YOUR WEEKLY BRIEFING FROM PARLEY
Just in time for summer, there’s a hot new form of plastic pollution to discover next time you’re on the coast. ‘Plasticrust’ (above) is a strange new blend of rock and plastic, first discovered forming on the Portuguese island of Madeira. Researchers at the Marine and Environmental Research Centre noticed the strange crusts on the volcanic island’s shoreline rocks in 2016. The light blue films were plastered onto the rock like old chewing gum grafted onto pavement. Early this year, they returned to the spot to find more areas covered in the mysterious substance, now in multiple colors. The team decided to take measurements and collect more samples to see what they were dealing with.
By randomly sampling rocky areas of the shoreline, they found that over three years, the crusts had gone from a single sighting to a blight covering nearly 10% of the rocks’ surfaces. Chemical analysis revealed that it was polyethylene, an extremely common plastic often used in single-use packaging and food containers. In a paper published this month, Gestoso and his team formally dubbed the phenomenon as 'plasticrust', a never-before-seen form of plastic pollution.
CORAL VS PLASTIC
Meanwhile, new evidence has emerged that corals actually prefer eating microplastics. A previous study in the lab first identified the problem, and new research backs this up. Scientists collected several specimens off the east coast of the United States, cut them open and discovered that every single polyp contained at least 100 bits of microplastic—the first recorded instance of coral consuming plastic in the wild. Next, they dumped microbeads into tanks of lab-raised coral along with their normal food, shrimp eggs. When they later cut the corals open, they found that there was twice as much plastic in their polyps as there were shrimp eggs.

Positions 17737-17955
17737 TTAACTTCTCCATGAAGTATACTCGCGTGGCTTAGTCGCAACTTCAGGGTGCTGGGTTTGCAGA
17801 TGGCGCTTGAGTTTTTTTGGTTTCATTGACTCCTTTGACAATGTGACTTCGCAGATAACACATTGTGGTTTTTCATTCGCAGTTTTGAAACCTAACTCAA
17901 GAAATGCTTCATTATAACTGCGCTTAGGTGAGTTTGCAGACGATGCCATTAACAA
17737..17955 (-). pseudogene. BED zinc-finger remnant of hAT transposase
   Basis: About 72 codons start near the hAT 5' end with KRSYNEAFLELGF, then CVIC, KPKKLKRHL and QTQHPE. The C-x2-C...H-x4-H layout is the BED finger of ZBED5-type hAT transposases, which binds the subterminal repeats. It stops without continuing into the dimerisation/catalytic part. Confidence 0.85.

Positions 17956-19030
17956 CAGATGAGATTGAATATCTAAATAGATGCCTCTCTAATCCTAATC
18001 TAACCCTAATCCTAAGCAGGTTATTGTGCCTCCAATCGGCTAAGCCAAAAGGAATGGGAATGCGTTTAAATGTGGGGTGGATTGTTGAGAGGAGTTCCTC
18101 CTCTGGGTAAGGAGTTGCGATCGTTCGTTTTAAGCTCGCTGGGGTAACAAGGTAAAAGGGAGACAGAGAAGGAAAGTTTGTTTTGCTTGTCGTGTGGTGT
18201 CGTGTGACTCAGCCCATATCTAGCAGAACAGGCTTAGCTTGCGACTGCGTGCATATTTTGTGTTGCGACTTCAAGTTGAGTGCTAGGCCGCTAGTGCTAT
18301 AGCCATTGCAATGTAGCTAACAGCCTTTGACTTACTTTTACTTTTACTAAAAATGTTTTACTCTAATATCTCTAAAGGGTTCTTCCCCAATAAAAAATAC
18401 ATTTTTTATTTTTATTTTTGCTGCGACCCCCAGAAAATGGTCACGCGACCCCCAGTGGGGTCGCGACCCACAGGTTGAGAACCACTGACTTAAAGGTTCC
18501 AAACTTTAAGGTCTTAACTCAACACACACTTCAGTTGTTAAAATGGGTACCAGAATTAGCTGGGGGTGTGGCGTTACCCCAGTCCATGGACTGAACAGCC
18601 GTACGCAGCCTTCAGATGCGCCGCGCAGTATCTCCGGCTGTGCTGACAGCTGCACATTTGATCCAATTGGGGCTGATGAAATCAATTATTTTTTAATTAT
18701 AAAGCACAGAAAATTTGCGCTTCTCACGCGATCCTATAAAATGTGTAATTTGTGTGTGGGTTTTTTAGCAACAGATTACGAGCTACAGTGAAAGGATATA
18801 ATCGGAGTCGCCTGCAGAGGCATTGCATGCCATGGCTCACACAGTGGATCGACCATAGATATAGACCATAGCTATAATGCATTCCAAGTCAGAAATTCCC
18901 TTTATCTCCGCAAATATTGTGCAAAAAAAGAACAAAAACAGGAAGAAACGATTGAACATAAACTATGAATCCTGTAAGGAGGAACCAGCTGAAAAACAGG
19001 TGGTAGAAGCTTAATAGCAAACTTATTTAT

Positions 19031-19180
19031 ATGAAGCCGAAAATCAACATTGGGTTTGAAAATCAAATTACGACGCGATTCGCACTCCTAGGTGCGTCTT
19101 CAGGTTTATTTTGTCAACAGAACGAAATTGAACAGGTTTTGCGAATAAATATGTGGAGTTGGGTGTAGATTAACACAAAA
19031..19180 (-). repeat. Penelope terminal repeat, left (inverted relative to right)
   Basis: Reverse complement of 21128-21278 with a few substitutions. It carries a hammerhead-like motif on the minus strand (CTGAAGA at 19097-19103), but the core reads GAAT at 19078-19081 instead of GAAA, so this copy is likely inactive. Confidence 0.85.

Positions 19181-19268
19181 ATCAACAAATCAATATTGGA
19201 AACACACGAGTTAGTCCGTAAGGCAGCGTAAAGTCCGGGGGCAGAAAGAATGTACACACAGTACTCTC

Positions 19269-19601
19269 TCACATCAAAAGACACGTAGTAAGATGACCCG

Four North Atlantic right whales were found dead in the Gulf of St. Lawrence in Canada in the last three weeks, representing about one percent of the remaining population that is closely watched. One, named ‘Punctuation’ because of the dots and dashes on her back, was a breeding female who had mothered eight calves and then gone on to have several grandchildren, making her death a significant loss for a dwindling population. She had been sighted as long ago as 38 years. Another, known as ‘Comet’, was roughly 33 years old and well known to whale-watching experts, who also said that he had become a grandfather.
The elusive giant squid has been caught on video for just the third time, this time in U.S. waters not far from New Orleans. It comes seven years after the same scientists recorded the first video of a giant squid swimming in its natural habitat, off Japan’s Ogasawara archipelago. For that expedition, they developed a new camera system called Medusa. It employs red light, which most sea creatures can’t see, and, at the end of a mile-long plastic line, an optical lure in the form of a ring of LED lights that resembles a bioluminescent jellyfish.
A British climate scientist’s visualization of global heating has gone viral, showing in shocking detail just how quickly and severely our home planet is heating up. The original chart organizes all the countries of the world by region, time and temperature with individual pixels – and the trend is unmistakeable. To spread awareness, Prof Ed Hawkins next created a global Climate Stripes graphic – which has since been turned into ties, dresses, sweaters and leggings. Someone in Minnesota in the US has even painted their Tesla car in the stripes.
SEE THE ORIGINAL GRAPHIC